Akdag Salah, A., Scharnhorst, A. and Wyatt, S. (2015), Analysing an academic field through the lenses of Internet Science : Digital Humanities as a Virtual Community. in T Tiropanis, A Vakali, L Sartori & P Burnap (eds), Internet Science: Proceedings of the Second International Conference, INSCI 2015, Brussels, Belgium, May 27-29, 2015. vol. 9089, Lecture Notes in Computer Sciences, vol. 9089, Springer. DOI: 10.1007/978-3-319-18609-2_6 Borek, L., Dombrowski, Q., Perkins, J., Schöch, C. (2016), TaDiRAH: a Case Study in Pragmatic Classification, Digital Humanities Quarterly, 2016, Volume 10, number 1. [OpenAIRE]
Drucker, J. (2011), “Humanities Approaches to Graphical Display”, Digital Humanities Quarterly, vol. 5, no. 1, 2011 EC (2019), What is an ERIC. http://ec.europa.eu/research/infrastructures/index.cfm?pg=eric Edmond, J. (2015), Collaboration and Infrastructure. In: Susan Schreibman, Ray Siemens and John Unsworth ed., A New Companion to Digital Humanities. John Wiley & Sons, 2015. pp. 54- 65.
Koolen, M., van Gorp, J. and van Ossenbruggen, J. (2018), “Toward a model for digital tool criticism: Reflection as integrative practice”, Digital Scholarship in the Humanities, 12 October 2018. https://doi.org/10.1093/llc/fqy048 Darrel Miller, D., Whitlock, J., Gardiner, M., Ralphson, M., Ratovsky, R., Sarid, U. (2018), OpenAPI Specification, Version 3.0.2. http://spec.openapis.org/oas/v3.0.2 (accessed 21 August 2019).
Moretti, F. (2013), Distant Reading. Verso, London, 2013.
Murphy, E. C. and Smith S. R. (2017), Introduction to “Imagining the DH Undergraduate: Special Issue in Undergraduate Education in DH”. Digital Humanities Quarterly, vol. 11, no. 3, 2017.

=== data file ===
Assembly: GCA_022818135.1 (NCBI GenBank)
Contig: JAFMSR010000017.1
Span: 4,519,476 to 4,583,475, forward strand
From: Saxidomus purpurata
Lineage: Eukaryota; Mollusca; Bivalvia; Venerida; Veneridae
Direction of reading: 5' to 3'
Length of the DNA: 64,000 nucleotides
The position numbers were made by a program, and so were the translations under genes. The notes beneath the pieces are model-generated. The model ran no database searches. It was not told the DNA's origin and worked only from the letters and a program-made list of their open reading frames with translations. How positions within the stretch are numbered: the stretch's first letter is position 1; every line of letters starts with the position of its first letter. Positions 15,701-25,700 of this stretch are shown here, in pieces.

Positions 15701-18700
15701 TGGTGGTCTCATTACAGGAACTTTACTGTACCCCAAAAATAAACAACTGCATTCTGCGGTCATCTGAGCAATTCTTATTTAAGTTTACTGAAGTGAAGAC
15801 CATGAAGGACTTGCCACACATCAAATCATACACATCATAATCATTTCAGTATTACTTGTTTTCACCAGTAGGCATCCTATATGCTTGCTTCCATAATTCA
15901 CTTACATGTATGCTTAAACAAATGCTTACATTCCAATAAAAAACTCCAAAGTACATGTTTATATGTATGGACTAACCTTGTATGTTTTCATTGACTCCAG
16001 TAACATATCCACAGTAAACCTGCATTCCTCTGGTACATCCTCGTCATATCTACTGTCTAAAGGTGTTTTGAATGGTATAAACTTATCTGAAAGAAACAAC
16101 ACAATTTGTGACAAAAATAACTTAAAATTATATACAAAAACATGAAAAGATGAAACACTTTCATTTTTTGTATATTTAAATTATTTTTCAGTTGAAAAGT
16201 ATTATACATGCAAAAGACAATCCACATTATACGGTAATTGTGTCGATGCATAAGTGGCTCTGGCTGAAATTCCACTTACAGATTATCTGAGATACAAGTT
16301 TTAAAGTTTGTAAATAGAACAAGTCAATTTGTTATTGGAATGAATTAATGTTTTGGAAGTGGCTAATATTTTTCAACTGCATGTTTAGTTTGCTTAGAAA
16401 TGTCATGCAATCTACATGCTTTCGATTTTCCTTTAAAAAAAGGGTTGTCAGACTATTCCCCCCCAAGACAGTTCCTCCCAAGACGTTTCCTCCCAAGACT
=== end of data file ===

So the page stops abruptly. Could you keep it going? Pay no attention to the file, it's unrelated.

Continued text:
Michel, J.,Yuan Kui Shen, Y. K., Aiden, A. P., Veres, A., Gray M. J., The Google Books Team, Joseph P. Pickett, J. P., Dale Hoiberg, D., Dan Clancy, D., Peter Norvig, P., Jon Orwant, J., Steven Pinker, S., Martin A. Nowak, M. A., Lieberman Aiden, E. (2011). “Quantitative Analysis of Culture Using Millions of Digitized Books”, Science, vol. 331, 2011, no. 6014, pp. 176-182.
Rockwell, G. and Sinclair, S. (2012), “Acculturation and the Digital Humanities Community” in: Brett Hirsch, ed., Digital Humanities Pedagogy. Open Book, pp. 177-212.
The digital humanities (DH) enrich the traditional fields of the humanities with new practices, approaches and methods. Since the turn of the millennium, the necessary skills to realise these new possibilities have been taught in summer schools, workshops and other alternative formats. In the meantime, a growing number of Bachelor's and Master's programmes in digital humanities have been launched worldwide. The DH Course Registry, which is the focus of this article, was created to provide an overview of the growing range of courses on offer worldwide. Its mission is to gather the rich offerings of different courses and to provide an up-to-date picture of the teaching and training opportunities in the field of DH. The article provides a general introduction to this emerging area of research and introduces the two European infrastructures CLARIN and DARIAH, which jointly operate the DH Course Registry. A short history of the Registry is accompanied by a description of the data model and the data curation workflow. Current data, available through the API of the Registry, is evaluated to quantitatively map the international landscape of DH teaching.Preprint of a publication for LibraryTribune (China) (accepted)